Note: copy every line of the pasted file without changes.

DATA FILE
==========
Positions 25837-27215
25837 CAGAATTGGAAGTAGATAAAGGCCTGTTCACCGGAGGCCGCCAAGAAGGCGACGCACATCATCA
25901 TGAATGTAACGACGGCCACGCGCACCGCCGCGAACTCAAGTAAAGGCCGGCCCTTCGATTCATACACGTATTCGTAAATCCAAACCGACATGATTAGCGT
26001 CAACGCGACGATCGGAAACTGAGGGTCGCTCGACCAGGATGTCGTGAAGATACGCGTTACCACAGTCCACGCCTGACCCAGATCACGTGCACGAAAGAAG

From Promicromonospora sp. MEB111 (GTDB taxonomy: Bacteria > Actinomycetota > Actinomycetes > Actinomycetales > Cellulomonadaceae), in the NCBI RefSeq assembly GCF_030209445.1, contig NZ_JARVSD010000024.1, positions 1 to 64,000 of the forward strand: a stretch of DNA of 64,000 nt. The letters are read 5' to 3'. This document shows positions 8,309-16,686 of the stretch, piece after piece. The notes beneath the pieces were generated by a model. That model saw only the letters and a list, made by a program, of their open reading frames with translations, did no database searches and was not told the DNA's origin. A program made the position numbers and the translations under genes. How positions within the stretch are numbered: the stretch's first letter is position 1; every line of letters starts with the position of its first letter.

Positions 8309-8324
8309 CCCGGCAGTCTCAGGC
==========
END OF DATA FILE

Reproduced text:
Positions 25837-27215
25837 CAGAATTGGAAGTAGATAAAGGCCTGTTCACCGGAGGCCGCCAAGAAGGCGACGCACATCATCA
25901 TGAATGTAACGACGGCCACGCGCACCGCCGCGAACTCAAGTAAAGGCCGGCCCTTCGATTCATACACGTATTCGTAAATCCAAACCGACATGATTAGCGT
26001 CAACGCGACGATCGGAAACTGAGGGTCGCTCGACCAGGATGTCGTGAAGATACGCGTTACCACAGTCCACGCCTGACCCAGATCACGTGCACGAAAGAAG

From Promicromonospora sp. MEB111 (GTDB taxonomy: Bacteria > Actinomycetota > Actinomycetes > Actinomycetales > Cellulomonadaceae), in the NCBI RefSeq assembly GCF_030209445.1, contig NZ_JARVSD010000024.1, positions 1 to 64,000 of the forward strand: a stretch of DNA of 64,000 nt. The letters are read 5' to 3'. This document shows positions 8,309-16,686 of the stretch, piece after piece. The notes beneath the pieces were generated by a model. That model saw only the letters and a list, made by a program, of their open reading frames with translations, did no database searches and was not told the DNA's origin. A program made the position numbers and the translations under genes. How positions within the stretch are numbered: the stretch's first letter is position 1; every line of letters starts with the position of its first letter.

Positions 8309-8324
8309 CCCGGCAGTCTCAGGC